Trevor Ngwane, chairperson of the SECC, is unimpressed, however. He believes Soweto households that have accepted the deal are "hedging their bets". As he puts it, "People sign the Eskom proposals. But they attend SECC meetings." He predicts that many will find the repayments of even half of their accumulated arrears, coupled with the payment of their monthly bills, an impossible financial burden. When they are then targeted by - to use Eskom's terminology - "normal credit management", disillusion will set in.

Ngwane does not say so but if this is the case bills will be unpaid, arrears will mount and a new round of Eskom cut-offs will start, leading to anger, and grateful acceptance by targeted households of the assistance of the streetwise volunteers. The wheel will turn full circle and the SECC will once again find itself at the centre of a protracted struggle for - to use the committee's vocabulary - an affordable electricity price for the historically deprived people of Soweto.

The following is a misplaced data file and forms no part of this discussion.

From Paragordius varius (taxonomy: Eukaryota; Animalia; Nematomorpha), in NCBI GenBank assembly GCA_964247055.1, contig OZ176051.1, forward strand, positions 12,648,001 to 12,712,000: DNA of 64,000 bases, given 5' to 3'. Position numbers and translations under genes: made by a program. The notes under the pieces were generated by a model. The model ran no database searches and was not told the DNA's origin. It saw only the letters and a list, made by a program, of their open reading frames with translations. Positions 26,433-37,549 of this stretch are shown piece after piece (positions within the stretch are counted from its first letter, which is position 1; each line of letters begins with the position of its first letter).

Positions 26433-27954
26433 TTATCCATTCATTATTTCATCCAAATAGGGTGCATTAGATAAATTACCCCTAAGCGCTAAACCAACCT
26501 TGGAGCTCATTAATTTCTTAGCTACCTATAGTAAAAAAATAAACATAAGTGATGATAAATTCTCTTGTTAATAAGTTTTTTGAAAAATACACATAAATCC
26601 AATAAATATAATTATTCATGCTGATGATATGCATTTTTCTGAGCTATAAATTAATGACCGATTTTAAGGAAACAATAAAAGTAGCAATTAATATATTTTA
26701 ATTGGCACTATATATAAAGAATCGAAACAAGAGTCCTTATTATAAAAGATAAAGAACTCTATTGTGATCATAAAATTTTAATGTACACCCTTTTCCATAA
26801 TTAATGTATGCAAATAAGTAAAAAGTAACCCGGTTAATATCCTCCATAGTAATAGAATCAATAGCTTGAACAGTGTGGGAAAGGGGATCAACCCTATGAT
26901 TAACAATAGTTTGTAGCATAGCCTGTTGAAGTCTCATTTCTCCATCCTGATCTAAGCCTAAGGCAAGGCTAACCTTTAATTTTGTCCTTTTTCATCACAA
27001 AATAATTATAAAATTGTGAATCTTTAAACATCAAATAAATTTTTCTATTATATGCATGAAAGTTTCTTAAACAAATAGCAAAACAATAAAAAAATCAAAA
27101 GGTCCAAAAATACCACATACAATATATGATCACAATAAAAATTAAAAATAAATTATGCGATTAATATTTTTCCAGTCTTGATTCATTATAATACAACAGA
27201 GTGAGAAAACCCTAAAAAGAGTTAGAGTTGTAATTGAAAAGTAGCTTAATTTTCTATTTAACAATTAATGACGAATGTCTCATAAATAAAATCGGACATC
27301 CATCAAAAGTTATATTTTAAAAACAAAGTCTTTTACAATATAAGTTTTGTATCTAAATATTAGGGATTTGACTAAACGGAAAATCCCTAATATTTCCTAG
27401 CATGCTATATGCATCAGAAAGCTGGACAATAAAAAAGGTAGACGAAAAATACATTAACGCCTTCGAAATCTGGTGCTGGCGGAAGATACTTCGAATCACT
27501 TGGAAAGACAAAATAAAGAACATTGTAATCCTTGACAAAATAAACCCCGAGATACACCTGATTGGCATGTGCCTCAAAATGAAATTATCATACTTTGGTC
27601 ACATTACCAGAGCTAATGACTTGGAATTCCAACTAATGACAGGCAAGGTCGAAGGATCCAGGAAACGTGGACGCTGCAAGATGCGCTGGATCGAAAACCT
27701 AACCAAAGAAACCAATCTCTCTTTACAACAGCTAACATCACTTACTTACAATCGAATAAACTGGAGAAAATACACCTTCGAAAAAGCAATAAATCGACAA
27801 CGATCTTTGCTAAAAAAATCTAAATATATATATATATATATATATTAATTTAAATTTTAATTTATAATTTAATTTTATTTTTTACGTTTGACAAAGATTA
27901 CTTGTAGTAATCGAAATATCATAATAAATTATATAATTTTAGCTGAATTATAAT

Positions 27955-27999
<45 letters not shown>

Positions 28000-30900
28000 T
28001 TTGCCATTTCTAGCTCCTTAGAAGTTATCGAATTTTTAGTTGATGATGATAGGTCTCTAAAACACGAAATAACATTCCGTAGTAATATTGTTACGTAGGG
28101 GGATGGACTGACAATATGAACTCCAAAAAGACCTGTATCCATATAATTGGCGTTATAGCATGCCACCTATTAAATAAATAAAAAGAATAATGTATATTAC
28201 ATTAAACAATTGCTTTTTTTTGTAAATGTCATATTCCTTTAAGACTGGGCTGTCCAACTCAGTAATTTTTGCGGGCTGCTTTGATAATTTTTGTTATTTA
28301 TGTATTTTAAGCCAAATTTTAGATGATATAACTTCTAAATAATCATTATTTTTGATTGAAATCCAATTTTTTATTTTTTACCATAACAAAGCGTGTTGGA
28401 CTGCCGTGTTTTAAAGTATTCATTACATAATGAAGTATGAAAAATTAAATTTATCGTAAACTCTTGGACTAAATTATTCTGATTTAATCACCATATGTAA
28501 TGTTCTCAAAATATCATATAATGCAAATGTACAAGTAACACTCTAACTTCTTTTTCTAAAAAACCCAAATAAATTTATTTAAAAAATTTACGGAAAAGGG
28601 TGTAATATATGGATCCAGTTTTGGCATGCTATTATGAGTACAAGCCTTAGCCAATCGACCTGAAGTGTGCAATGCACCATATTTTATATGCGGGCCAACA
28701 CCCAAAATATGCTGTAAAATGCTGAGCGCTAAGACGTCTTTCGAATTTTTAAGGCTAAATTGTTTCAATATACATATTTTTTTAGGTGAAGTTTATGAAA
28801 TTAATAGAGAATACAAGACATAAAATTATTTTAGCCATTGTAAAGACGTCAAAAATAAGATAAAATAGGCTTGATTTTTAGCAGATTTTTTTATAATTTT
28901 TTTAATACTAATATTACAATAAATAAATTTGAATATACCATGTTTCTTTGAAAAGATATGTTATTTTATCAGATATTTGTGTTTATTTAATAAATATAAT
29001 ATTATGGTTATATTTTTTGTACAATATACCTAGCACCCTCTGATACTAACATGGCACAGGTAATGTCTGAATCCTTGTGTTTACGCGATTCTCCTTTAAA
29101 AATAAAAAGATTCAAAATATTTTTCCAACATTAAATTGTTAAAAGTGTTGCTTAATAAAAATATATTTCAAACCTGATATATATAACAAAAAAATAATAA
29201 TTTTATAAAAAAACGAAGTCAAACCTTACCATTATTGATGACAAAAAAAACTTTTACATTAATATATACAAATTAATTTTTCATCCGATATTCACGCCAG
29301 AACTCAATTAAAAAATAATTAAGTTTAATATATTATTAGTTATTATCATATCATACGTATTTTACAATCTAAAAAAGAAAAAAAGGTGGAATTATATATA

The agreement does appear to be characterised by a major structural weakness: the SECC is not party to the accord, having been excluded because, to quote Chapman, it is not headed by "legitimate elected leaders". Tom Lodge, professor of political studies at the University of the Witwatersrand, detects a similarity between the exclusion of the SECC and the refusal of the authorities to negotiate with the "unelected leaders" of civic organisations affiliated to the United Democratic Front during the apartheid era. To be successful, Lodge observes, negotiations for a settlement have to be as inclusive as possible, and the SECC does have "some popularity". He contrasts the SECC's visible support of the electricity consumers in their fight against Eskom with the inconspicuous presence of elected city councillors when households "with two electric plates and four overhead lights" suddenly find themselves presented with a R1,500 electricity bill at the end of the month.